Bright spirits. It’s the week of Christmas, and investors’ spirits are bright. The S&P 500 Index has climbed 2.6% so far this month, poised for its best December since 2010. The calendar is quiet through the end of the year, and we’re now in one of the S&P 500’s strongest weeks historically. Since 1950, the S&P 500 has gained an average of 0.6% in the 52nd calendar week of the year.
Durable goods data disappoints. Consumer and business demand contracted in November, according to preliminary durable goods data for November. Durable goods orders unexpectedly fell 2% last month, missing consensus estimates for a 1.5% rise. Orders for nondefense capital goods (excluding aircraft), which we use to gauge capital expenditures, fell 1.1% year over year, showing business spending is still tepid.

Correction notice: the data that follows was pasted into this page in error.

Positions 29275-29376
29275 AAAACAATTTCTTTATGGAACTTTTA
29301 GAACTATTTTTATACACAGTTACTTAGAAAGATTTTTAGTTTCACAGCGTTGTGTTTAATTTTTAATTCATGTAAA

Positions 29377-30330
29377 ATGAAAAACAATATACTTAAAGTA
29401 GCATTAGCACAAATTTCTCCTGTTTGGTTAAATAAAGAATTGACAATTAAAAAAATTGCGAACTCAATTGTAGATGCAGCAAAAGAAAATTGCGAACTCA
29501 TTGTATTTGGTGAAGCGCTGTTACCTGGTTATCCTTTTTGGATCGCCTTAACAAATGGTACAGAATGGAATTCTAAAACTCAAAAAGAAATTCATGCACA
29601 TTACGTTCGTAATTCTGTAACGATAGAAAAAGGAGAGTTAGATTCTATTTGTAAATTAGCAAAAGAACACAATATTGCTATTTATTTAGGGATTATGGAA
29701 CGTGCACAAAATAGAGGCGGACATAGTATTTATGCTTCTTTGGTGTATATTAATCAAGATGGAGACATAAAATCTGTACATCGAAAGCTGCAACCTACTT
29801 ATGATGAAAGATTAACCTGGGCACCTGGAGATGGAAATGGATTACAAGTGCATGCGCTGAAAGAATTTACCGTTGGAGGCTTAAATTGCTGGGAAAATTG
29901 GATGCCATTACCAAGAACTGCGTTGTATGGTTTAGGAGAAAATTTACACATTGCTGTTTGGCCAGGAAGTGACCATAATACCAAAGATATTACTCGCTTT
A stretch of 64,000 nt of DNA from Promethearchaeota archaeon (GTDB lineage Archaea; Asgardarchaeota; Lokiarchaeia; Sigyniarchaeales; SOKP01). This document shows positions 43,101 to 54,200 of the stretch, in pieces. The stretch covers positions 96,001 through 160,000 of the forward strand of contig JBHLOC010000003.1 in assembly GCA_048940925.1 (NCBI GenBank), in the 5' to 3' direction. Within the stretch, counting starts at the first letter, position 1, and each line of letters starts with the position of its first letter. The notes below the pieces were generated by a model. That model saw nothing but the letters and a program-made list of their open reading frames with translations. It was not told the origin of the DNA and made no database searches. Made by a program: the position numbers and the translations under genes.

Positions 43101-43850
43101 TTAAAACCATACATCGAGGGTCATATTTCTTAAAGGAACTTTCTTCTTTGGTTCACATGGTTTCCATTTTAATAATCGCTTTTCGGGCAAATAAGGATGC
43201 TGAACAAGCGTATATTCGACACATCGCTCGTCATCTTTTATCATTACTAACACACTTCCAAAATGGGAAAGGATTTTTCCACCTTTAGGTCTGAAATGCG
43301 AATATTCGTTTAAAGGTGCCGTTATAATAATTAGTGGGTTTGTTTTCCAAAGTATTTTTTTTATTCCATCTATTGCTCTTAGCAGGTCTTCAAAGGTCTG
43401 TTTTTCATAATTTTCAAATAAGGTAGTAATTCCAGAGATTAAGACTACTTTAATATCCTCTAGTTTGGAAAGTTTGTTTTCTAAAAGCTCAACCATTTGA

Profit growth is key. Clarity from the phase one trade deal with China and United Kingdom election results could help shift stock market performance drivers more toward investing fundamentals in 2020. We expect stocks to appreciate in line with earnings growth next year, which we think justifies benchmark-like equity allocations. Find out more in the new Weekly Market Commentary: Profit Growth Key for 2020 Stocks. (client approved)
Seasonal lift. The S&P 500 rose for the 10th time in 11 weeks and the 10-year U.S. Treasury yield touched a six-week high as trade progress buoyed risk sentiment. For a review of all major index performance, see the latest Weekly Market Performance: Seasonal Lift. (client approved)
The week ahead. This week, the U.S. economic calendar is sparse as 2019 winds down. The stock market will close early December 24 and will be closed December 25. Then, initial jobless claims are scheduled to be released on Thursday. Internationally, key data points include retail sales, employment, and industrial production data for Japan, and China’s industrial profits on Thursday. German retail sales data is slated for Friday.
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